MT Supreme Court Breaks with Case Law, Delivers Blow to Students and Families


December 12, 2018
Contact: Ross Izard at

Montana Supreme Court breaks with established case law, delivers blow to Montana students and families

Helena, Montana – Today, a 5-2 Montana Supreme Court ruling in Espinoza v. Montana Department of Revenue struck down the state’s scholarship tax credit program as unconstitutional because it allows parents to choose private faith-based schools. Under that program, individuals and businesses could claim a tax credit worth up to $150 for contributions to nonprofits providing K-12 private school scholarships.

“Today’s ruling was a disappointment for kids and families in Montana,” said ACE Scholarships Policy Director Ross Izard. “But this is not the end of the road. This ruling has paved the way to the U.S. Supreme Court, which will now have the opportunity to settle the issue of religious discrimination in parental choice programs once and for all.”

Montana private school leaders expressed similar disappointment with the ruling, but pledged to continue working for students and families. “While the court broke with existing precedent to uphold religious discrimination in our state, we will continue to promote support for students and families to make the educational choices that are right for them,” said David Culpepper, head of school at Foothills Community Christian School.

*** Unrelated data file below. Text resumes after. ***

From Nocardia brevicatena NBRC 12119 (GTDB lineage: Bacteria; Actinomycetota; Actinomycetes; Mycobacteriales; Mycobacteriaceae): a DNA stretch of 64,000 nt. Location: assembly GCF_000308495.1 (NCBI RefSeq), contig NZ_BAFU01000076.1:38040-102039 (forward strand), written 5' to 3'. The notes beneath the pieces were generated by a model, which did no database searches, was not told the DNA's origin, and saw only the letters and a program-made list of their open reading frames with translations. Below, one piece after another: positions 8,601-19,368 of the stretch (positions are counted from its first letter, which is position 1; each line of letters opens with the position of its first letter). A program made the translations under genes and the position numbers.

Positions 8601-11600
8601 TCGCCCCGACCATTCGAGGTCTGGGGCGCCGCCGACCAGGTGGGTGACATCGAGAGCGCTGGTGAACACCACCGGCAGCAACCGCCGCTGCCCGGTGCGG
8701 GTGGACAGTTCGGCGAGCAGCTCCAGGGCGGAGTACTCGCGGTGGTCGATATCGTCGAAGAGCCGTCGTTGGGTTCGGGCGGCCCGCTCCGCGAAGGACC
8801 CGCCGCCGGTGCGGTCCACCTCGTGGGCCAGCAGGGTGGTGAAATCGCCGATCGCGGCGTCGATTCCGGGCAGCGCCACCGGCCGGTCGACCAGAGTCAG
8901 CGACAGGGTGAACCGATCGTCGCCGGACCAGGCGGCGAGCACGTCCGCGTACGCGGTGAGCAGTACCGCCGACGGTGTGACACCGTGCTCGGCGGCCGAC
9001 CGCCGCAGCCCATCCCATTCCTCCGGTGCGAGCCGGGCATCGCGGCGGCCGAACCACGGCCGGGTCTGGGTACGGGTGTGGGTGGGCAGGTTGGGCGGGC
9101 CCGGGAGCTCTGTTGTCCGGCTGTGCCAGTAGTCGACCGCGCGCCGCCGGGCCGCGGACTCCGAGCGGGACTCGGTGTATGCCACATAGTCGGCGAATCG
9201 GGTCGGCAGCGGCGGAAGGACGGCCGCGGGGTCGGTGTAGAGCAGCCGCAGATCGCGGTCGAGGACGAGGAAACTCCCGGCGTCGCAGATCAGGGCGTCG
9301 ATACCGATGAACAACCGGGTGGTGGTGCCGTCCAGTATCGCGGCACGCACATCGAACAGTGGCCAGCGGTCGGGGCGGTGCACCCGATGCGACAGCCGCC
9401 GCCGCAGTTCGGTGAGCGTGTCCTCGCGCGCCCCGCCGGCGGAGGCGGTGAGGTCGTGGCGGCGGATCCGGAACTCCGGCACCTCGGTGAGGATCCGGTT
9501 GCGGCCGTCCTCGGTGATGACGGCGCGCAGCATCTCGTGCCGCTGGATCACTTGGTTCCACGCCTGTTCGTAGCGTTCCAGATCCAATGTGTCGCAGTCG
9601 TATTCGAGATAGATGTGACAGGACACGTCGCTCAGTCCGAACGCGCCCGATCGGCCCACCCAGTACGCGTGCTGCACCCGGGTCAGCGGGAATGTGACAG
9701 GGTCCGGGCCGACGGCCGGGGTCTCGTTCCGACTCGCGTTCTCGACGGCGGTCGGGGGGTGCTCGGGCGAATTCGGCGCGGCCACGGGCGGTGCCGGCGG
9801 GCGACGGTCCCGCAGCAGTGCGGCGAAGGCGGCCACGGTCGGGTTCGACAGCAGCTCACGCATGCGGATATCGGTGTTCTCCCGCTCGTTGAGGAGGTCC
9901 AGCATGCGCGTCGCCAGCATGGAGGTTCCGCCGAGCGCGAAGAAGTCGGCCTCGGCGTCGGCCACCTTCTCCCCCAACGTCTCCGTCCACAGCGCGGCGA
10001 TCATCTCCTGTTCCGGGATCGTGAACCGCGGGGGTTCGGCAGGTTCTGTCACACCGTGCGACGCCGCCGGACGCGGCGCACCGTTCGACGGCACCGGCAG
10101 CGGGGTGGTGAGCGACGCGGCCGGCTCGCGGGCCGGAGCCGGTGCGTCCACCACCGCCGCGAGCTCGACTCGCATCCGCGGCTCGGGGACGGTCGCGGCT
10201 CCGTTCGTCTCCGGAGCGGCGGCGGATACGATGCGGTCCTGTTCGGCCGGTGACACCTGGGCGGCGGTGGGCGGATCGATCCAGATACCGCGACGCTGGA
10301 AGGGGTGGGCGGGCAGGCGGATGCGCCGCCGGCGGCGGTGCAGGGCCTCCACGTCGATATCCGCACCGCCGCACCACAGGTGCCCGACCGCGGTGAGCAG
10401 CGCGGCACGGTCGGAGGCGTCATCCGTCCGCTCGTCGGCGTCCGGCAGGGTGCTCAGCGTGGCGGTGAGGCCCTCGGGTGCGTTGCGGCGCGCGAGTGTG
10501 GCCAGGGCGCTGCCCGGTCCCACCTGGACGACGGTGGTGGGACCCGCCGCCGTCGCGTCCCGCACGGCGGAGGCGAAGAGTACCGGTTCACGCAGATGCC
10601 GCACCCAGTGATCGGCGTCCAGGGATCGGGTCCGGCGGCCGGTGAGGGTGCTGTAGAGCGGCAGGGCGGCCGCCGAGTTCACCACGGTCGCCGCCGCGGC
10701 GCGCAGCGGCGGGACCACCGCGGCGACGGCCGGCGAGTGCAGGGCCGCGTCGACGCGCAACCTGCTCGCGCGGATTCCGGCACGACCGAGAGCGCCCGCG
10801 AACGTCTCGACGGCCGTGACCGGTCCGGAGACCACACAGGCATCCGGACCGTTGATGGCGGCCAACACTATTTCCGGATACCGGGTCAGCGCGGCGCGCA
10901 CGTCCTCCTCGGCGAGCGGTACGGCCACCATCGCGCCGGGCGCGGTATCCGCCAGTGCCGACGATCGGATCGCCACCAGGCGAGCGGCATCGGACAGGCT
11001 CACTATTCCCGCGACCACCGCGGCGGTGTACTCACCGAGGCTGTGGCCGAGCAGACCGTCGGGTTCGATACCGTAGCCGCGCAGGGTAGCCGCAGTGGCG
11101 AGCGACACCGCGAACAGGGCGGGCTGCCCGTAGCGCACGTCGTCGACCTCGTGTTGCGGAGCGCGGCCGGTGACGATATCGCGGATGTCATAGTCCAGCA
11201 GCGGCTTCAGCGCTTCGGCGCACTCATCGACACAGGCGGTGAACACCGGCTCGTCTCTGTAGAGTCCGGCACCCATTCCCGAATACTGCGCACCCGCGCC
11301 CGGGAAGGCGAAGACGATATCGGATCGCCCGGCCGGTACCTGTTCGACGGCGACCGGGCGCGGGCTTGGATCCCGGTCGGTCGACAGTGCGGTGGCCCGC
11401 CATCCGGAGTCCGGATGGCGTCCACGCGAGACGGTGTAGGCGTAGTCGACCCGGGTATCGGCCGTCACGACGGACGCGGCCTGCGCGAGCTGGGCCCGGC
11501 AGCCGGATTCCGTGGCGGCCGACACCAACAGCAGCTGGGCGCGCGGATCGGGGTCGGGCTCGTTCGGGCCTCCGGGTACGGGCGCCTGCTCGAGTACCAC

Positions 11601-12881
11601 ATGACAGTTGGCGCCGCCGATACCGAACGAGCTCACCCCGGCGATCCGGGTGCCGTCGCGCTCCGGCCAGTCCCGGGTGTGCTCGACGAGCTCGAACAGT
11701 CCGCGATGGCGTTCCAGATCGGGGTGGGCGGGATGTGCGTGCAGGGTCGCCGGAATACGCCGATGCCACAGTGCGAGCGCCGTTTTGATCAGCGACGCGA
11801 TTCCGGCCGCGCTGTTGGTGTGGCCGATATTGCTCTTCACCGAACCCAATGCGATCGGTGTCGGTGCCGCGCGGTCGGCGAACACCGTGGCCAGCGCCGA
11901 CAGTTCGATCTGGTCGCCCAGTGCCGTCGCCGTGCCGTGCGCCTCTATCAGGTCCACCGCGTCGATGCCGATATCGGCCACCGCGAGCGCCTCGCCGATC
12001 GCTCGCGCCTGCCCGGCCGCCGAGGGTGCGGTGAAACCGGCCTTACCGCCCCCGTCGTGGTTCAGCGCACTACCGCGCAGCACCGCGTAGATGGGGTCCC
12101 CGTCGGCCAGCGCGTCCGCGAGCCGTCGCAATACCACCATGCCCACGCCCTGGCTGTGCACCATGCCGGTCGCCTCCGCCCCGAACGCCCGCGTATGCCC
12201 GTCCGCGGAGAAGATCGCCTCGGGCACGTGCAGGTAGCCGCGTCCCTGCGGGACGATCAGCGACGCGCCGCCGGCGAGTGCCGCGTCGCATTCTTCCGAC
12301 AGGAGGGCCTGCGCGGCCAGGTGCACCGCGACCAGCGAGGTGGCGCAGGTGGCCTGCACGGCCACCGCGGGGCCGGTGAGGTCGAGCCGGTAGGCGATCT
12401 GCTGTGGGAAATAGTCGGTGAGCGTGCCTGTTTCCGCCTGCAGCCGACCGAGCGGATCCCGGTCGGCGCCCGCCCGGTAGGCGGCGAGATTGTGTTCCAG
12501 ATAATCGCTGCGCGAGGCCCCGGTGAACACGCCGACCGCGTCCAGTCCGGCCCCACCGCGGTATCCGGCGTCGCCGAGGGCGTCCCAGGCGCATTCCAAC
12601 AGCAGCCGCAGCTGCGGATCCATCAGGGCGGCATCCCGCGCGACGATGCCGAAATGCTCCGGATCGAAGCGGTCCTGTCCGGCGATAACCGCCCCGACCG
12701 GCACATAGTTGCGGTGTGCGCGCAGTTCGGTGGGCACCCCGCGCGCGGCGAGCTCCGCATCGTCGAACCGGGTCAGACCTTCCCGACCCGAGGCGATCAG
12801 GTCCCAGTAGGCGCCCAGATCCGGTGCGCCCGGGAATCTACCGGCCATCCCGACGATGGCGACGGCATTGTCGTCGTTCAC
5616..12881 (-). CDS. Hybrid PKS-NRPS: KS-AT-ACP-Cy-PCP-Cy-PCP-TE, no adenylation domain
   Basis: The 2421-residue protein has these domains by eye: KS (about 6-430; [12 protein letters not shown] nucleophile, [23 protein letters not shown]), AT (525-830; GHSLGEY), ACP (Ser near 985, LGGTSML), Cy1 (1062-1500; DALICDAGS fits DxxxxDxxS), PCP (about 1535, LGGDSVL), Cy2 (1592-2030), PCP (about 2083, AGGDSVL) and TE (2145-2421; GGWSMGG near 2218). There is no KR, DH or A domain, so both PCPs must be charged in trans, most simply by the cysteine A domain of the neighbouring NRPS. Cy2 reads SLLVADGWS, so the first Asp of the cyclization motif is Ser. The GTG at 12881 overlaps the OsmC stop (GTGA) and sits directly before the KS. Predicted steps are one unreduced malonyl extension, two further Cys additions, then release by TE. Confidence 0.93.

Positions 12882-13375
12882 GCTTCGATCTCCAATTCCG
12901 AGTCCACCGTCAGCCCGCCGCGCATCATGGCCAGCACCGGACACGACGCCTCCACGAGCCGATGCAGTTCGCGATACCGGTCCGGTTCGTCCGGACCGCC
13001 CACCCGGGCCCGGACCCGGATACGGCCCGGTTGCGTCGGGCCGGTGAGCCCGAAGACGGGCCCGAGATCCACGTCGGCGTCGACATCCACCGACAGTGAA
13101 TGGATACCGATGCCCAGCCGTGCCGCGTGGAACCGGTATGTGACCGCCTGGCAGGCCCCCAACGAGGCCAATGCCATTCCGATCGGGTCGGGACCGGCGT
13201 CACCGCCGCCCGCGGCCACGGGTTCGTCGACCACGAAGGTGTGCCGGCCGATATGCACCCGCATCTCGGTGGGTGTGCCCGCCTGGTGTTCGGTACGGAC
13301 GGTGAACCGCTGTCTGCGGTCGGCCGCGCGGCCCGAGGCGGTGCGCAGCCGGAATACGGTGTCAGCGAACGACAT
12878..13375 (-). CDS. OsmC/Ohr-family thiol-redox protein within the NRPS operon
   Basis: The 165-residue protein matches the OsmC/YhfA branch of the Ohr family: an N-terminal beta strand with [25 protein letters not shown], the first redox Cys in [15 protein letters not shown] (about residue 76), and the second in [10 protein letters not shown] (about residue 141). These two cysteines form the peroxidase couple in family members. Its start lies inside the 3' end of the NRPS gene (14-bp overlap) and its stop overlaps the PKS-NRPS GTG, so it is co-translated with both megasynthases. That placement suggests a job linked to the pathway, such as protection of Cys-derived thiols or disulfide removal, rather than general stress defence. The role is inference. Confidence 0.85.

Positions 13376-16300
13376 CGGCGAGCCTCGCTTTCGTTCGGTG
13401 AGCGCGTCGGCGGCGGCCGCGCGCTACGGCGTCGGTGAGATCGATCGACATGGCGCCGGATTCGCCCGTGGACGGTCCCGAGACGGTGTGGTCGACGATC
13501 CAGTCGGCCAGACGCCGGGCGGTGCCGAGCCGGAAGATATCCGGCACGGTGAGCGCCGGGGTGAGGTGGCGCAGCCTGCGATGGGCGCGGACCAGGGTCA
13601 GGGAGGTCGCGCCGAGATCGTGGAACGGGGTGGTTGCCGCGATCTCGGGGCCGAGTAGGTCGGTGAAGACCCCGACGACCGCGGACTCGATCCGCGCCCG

He added, “This decision will not deter us from continuing to invest educationally every day in Montana students as the legal debate continues.”

In striking down the scholarship program, the Espinoza ruling defies U.S. Supreme Court precedent in Trinity Lutheran v. Comer and case law in half a dozen other states. It also invalidates the program for all students, not just those who chose faith-based schools.

The ruling marks the first time in American history that a state supreme court has not upheld a scholarship tax credit program using private donations to fund student scholarships.

ACE Scholarships serves nearly 1,000 students across 62 private partner schools in Montana.